Aging can happen suddenly for actresses

The Fresno BeeAugust 23, 2013 

From left, Haley Lu Richardson, Sam Hennings and Mary McCormack star in "Escape from Polygamy."

LIFETIME

LOS ANGELES — Mary McCormack has reached the point in her career that actresses hit — that point where they go from playing young wives and girlfriends to playing the parent to a nearly adult child. The actress, best known for the cable series "In Plain Sight," didn't see that moment coming.

"I was on my last show for so long, I didn't realize I had hit this age," McCormack, 44, says. "Then when this pilot season hit, I noticed that I was being sent a different list of roles. That's OK, because I'm sort of interested in this stage. There's some good parts for moms, grandmoms."

She's landed at least two interesting parts where she's playing the mom of a teenager. In the Lifetime movie "Escape from Polygamy," McCormack portrays a recently widowed woman who, with her 17-year-old daughter, Julina, moves into an isolated polygamous compound. Next month, she stars in the new NBC comedy, "Welcome to the Family," as a mother facing the harsh realities of having a pregnant teen daughter.

The two roles have her playing moms, but the tones and stories couldn't be any different.

In "Escape from Polygamy," her daughter, Julina (Haley Lu Richardson), falls in love with Ryder (Jack Falahee), the son of the religious compound's prophet, Ervil (William Mapother). Threatened by his son's attraction to Julina, Ervil claims God has instructed him to take Julina as his new wife so they can build a new community in Mexico. The young lovers plot their escape, but their efforts are thwarted when Ryder is banished from the sect.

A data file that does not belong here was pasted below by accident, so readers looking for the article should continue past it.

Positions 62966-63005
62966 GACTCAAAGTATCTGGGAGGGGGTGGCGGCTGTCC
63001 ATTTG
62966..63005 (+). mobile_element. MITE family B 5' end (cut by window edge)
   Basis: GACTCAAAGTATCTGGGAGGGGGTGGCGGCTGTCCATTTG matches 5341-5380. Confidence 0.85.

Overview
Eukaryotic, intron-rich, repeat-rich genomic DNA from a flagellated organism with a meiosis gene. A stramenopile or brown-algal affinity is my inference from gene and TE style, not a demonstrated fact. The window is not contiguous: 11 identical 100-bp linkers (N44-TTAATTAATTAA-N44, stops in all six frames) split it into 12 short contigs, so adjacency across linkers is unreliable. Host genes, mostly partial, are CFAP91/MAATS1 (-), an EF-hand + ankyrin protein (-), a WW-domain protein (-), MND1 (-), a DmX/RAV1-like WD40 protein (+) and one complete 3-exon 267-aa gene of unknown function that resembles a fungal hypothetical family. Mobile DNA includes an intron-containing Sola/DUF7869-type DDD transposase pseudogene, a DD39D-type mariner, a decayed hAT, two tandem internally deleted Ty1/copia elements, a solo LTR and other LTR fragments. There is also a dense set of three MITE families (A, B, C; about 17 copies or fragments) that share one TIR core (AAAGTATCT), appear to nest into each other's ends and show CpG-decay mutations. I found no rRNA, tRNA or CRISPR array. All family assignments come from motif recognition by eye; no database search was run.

McCormack took the role because she was intrigued by the mother-daughter story.

"This was a small, independent movie that I agreed to do, and we all did the film for little money," McCormack says. "It was a very interesting story about what a mom will do to help her child, even when there's a forbidden love. "

"Welcome to the Family" is a big change for McCormack after her long run on "In Plain Sight." She goes from being the heart of a one-hour drama to being part of a comedy ensemble.

She looked at a lot of scripts before finding the one by "Welcome to the Family" creator Mike Sikowitz.

"I just liked Mike's writing the most. It just felt like the jokes came out of character. It felt intelligent. It felt fresh," McCormack says. "I love doing comedy. I haven't done as much of it, but I love it and was excited about that."

Dealing with daughters is something McCormack understands; she has three of her own. The first was born while she was working on "West Wing" — the pregnancy hidden through camera trickery and set decorations — while the other two were born while she was filming "In Plain Sight."

"When I had my last daughter on 'In Plain Sight,' we just wrote it in," McCormack says. "So I was doing sort of 16-hour days, seven months pregnant, running through the hills of New Mexico. Just craziness."

The sense of humor McCormack will show on her new comedy reflects her real life as a mom. When her first daughter was born, the bottom of the birth announcement had the world "Help" in small print. The second said "Oy vey." The third, "We're (expletive deleted)."


SHOW INFO

"Escape from Polygamy" 8 p.m. tonight (Saturday, Aug. 24) on Lifetime

 

TV and movie critic Rick Bentley can be reached at (559) 441-6355, rbentley@fresnobee.com or @RickBentley1 on Twitter. Read his blog at fresnobeehive.com.

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